A man who assisted in autopsies in a big urban hospital, starting in the mid-1950s, describes the many deaths from botched abortions that he saw. “The deaths stopped overnight in 1973.” He never saw another in the 18 years before he retired. “That,” he says, “ought to tell people something about keeping abortion legal.
I’ll address the haters for a bit: So “Ms. Marvel” won’t feature a protagonist that looks like you. This is not a bad thing. It’s not like they’re taking away one of the white male books to make room for “Ms. Marvel”; Marvel didn’t say, “We were going to keep ‘Daredevil’ going but ‘Ms. Marvel’s’ taking his spot!” This book is not affecting your comic book buying habits at all. The only way it will is if you buy it, which — maybe you should. This anger you’re showing, hater, shows a fundamental lack of empathy and understanding for people that don’t look like you. Isn’t it crazy how comic books can bring this out of people? Yeah, it’s true! Us white dudes find it super hard to understand the importance of having heroes that look like you or come where you come from because there are thousands of white male protagonists in all of fiction. Muslim readers now get one leading character in all of comicdom; chill out and be excited.
Anonymous asked: I understand trying to make comics female friendly, but aren't you guys worried that you're going to lose your core audience which is male? In the X-books you've had more focus on the likes on these females like jean and kitty while it should be Cyclops who has been the star of the X-Men comics for years. What warrants these characters more page time than him? Jean and kitty are secondary characters. You guys listen too much to women bitching. They cause so much freakin drama in comicdom.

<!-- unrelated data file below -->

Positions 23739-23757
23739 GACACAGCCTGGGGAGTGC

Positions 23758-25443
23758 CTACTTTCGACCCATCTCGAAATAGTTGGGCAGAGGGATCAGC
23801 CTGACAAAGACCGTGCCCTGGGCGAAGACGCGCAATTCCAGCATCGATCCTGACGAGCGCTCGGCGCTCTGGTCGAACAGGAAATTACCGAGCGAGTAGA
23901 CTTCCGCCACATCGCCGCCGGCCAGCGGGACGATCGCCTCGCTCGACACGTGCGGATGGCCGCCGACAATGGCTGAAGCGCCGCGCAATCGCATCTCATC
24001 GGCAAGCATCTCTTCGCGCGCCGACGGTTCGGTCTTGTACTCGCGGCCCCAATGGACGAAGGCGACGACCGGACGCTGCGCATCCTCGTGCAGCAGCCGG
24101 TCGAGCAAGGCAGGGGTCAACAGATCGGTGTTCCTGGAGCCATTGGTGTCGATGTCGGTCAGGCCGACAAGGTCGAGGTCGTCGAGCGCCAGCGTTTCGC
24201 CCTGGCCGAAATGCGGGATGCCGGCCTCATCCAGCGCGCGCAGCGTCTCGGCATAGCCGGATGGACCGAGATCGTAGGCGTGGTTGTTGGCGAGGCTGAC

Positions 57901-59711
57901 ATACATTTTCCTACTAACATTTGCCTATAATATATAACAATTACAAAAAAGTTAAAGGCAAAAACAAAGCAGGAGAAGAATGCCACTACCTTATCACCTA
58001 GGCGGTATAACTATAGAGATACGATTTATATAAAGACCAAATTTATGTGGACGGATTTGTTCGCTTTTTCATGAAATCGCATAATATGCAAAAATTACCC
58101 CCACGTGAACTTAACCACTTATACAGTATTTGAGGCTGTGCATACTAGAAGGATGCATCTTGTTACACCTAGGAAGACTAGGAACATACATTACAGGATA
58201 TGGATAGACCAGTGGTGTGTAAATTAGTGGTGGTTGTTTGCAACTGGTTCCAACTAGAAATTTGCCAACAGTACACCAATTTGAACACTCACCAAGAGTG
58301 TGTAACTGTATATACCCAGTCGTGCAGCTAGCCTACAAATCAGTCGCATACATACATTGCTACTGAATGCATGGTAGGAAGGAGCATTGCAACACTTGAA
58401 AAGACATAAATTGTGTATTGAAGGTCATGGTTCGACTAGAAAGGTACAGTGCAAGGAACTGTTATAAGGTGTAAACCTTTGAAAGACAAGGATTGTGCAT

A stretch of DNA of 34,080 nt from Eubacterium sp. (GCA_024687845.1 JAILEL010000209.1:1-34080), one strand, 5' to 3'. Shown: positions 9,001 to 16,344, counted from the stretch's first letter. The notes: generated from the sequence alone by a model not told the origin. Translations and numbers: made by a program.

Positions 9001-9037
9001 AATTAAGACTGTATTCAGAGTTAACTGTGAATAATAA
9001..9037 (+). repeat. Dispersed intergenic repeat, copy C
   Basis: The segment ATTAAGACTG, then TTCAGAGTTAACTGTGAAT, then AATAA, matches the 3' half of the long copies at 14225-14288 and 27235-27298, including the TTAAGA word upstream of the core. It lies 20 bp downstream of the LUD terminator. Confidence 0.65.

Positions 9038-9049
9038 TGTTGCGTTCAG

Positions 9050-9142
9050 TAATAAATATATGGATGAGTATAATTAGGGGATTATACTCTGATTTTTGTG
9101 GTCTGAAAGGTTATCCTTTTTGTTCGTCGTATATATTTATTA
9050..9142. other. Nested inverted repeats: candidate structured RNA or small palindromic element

Wow. you are the first person who I am kind of glad asked your question anonymously because I don’t want to know you.
as a reader of my work I want you to listen to me very carefully: you have major major issues. almost every line of your question reeks of complete misunderstanding of yourself as a man and of women in general.
it’s okay to find yourself more interested in something than others, of course it is, it’s okay to like Cyclops more than Jean Grey, but for you to draw the line at women characters not being interesting to you because you are a man or that you think I am being manipulated by some bitching women is really out there.
and as a reader of the X-Men whose entire philosophy is about tolerance and understanding… you are missing the point.
One of my longest running criticisms of comics has been the dearth of both well-rounded, center stage, leading lady characters, and the blatant misrepresentation of women in general in comics. I also hate that male characters are always fully clothed and fully armored while the female characters run around with thongs up their asses. That’s because the ‘core’ audience was men for a long time, and the depiction of women in comics maintained that core readership until recent times. Thanks to creators like Anka, Simone, Rios, Bendis, DeConnick, Allred, etc, my daughter can read comics that depict women like her, her friends, and maybe even the kind of woman she’d like to be in the future.
But there’s more to it than my daughter and other women coming to comics and enlarging both the fan base and the creator base. We, the comics readers, are getting BETTER stories because the story telling possibilities have enlarged thanks to these new voices asking for, and creating, more points of view. As a life-long comic reader, I feel like I’m enjoying the medium now more than I ever have, and it’s due in no small part to this so-called ‘pandering’ to a female audience. The created worlds have grown, the creativity has exploded, so I think we’re all benefitting. More than anything I want to read good stories, and I want the medium I’ve loved so long to THRIVE, but it won’t as long as isolationist attitudes from a ‘core’ audience persist. Can’t you see more readers and more ideas is GOOD for the industry? You’ll have comics for life, guys! Think about it.
"Pulp Hero of Hell’s Kitchen is Blind Lawyer"
The Daily Globe by Alex Maleev